The Truth About AI
True, AI can significantly boost performance and revenues by transforming organisations in lots of different ways. From how they engage with customers to how they recruit people and manage their finances. In fact, it’s predicted to boost GDP in the UK by 14% come 2030.
But honestly speaking, AI is anything but plug-and-play. And maybe that is why we see an astonishing 85% of AI projects fail to deliver the expected business value.
Something doesn’t add up. You seemingly have the data and access to the AI models, so what’s wrong? Well, let’s go back to the data for a second—because that’s where AI projects normally go off the rails.
Don’t forget the data
Broadly speaking, either companies don’t have enough of it, aren’t using it in the right way, have major quality issues, or just don’t have the correct systems to store and warehouse the stuff. We see the same problems time and again.
When it comes to artificial intelligence, getting the foundations right is absolutely critical. AI isn’t a quick process and there isn’t a ‘one size fits all’ solution; this is a long-term strategic investment in your business which will improve over time. However, all this relies on the quality of your model inputs, namely data. If you’re not getting this right, you’re already setting yourself up for failure (and a lot of wasted time, effort and money).
In this blog we’re going to tell you how to prepare your data for AI success. With our 12 steps, you will be able to navigate AI with confidence and start reaping the full power of the technology for better business results.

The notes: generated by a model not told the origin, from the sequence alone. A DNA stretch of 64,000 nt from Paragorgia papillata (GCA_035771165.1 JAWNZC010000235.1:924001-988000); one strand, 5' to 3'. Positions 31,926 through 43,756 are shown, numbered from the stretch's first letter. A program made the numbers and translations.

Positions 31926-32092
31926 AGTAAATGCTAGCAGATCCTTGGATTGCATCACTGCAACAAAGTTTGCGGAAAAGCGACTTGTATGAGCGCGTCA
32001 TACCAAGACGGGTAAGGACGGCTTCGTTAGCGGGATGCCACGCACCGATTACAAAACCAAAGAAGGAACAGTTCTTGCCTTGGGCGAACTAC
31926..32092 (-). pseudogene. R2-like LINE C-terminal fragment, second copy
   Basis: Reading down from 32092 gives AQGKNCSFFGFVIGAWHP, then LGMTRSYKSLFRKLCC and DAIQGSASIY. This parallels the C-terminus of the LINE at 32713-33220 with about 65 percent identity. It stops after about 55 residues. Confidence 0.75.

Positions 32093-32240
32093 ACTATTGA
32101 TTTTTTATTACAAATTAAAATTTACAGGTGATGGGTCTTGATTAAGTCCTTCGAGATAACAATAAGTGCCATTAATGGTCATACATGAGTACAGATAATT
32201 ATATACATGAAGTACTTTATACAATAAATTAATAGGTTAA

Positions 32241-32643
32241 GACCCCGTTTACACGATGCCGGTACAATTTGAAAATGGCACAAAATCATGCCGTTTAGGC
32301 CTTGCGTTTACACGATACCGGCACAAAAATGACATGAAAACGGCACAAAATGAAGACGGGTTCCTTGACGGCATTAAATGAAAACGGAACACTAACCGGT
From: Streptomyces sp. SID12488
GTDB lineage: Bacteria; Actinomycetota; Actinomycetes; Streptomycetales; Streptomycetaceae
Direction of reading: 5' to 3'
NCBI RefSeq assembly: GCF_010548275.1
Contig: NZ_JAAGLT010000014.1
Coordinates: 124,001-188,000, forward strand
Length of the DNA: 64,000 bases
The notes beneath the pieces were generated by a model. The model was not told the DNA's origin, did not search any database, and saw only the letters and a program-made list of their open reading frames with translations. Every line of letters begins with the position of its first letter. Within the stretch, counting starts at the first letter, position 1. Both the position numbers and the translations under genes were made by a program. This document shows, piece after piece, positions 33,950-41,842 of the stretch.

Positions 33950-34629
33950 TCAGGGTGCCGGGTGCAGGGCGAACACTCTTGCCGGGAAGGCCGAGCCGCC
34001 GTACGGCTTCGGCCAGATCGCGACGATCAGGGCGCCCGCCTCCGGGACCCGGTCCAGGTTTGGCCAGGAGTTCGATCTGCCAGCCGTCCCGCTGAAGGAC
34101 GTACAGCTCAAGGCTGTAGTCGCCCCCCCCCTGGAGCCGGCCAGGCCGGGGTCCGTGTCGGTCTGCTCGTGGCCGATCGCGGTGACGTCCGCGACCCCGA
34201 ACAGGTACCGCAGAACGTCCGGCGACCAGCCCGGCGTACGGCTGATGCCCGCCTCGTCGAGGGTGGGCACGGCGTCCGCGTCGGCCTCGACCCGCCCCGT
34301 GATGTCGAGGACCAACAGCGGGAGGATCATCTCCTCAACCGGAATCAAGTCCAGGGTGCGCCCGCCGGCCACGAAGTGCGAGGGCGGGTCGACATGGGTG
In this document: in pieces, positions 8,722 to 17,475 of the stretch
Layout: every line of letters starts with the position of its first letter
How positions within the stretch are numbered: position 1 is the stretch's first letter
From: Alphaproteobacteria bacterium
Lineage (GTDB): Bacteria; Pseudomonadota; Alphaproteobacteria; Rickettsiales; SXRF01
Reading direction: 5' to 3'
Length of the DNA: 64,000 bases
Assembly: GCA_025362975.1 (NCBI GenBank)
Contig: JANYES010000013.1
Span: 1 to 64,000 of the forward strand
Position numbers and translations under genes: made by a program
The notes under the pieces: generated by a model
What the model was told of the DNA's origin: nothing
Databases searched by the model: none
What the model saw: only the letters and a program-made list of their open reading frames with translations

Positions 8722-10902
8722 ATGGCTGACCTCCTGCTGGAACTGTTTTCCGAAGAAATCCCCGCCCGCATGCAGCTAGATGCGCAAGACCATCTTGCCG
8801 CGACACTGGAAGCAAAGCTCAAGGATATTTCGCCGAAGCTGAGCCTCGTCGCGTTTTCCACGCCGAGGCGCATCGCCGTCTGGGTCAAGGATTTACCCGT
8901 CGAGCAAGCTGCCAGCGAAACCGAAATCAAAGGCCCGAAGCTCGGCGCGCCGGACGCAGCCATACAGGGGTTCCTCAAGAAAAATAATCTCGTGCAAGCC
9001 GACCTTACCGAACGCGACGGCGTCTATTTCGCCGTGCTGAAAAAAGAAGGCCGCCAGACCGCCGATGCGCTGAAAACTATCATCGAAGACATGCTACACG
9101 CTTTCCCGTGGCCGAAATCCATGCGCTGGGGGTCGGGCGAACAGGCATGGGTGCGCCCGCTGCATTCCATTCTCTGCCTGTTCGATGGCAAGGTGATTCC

Here we go:
#1 Data volumes
Generally, AI algorithms require significant volumes of data – we really can’t emphasise this enough. However, just how much will depend on the AI use case you’re focused on. One figure often referred to is the need for 10x as many rows (data points) as there are features (columns) in your data set. The baseline for the majority of successful AI projects is normally more than 1 million records for training purposes.
#2 Data history
Let’s say you want to use AI for demand forecasting or for marketing mix models. In this case, at Ipsos Jarmany, we recommend having at least 3 years’ worth of data; otherwise, your model will just repeat the previous year’s outputs. It stands to reason that for AI to detect and predict events better than we can, it needs to work with loads of historical data to uncover the patterns and anomalies that we need it to.
#3 Data relevance
Depending on your use case, you’ll also need specific data sets for your algorithm. For example, marketing mix models aims to measure the impact of various marketing inputs on sales and market share, hence you’ll need data sets such as previous years’ sales, marketing performance and budget allocations.
#4 Data Quality
We’ve put this at #4 but maybe we should have put it at #1. It’s massive. If the quality of data you’re inputting into your AI model is poor, you can bet your chances that the AI models output will be poor.
In short, many companies face data quality issues, so there’s every chance your unsuccessful AI project will do nothing more than put a broader issue under the spotlight. Not a bad thing.